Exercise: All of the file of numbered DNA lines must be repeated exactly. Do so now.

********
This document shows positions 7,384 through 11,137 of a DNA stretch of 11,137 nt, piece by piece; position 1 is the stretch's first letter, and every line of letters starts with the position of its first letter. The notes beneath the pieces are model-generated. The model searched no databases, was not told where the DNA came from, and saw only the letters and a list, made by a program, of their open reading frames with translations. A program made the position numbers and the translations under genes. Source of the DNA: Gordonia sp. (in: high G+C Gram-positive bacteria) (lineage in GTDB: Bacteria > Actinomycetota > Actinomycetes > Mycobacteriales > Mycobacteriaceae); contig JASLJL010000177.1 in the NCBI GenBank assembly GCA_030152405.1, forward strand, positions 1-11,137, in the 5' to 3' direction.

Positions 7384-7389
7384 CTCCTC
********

This document shows positions 7,384 through 11,137 of a DNA stretch of 11,137 nt, piece by piece; position 1 is the stretch's first letter, and every line of letters starts with the position of its first letter. The notes beneath the pieces are model-generated. The model searched no databases, was not told where the DNA came from, and saw only the letters and a list, made by a program, of their open reading frames with translations. A program made the position numbers and the translations under genes. Source of the DNA: Gordonia sp. (in: high G+C Gram-positive bacteria) (lineage in GTDB: Bacteria > Actinomycetota > Actinomycetes > Mycobacteriales > Mycobacteriaceae); contig JASLJL010000177.1 in the NCBI GenBank assembly GCA_030152405.1, forward strand, positions 1-11,137, in the 5' to 3' direction.

Positions 7384-7389
7384 CTCCTC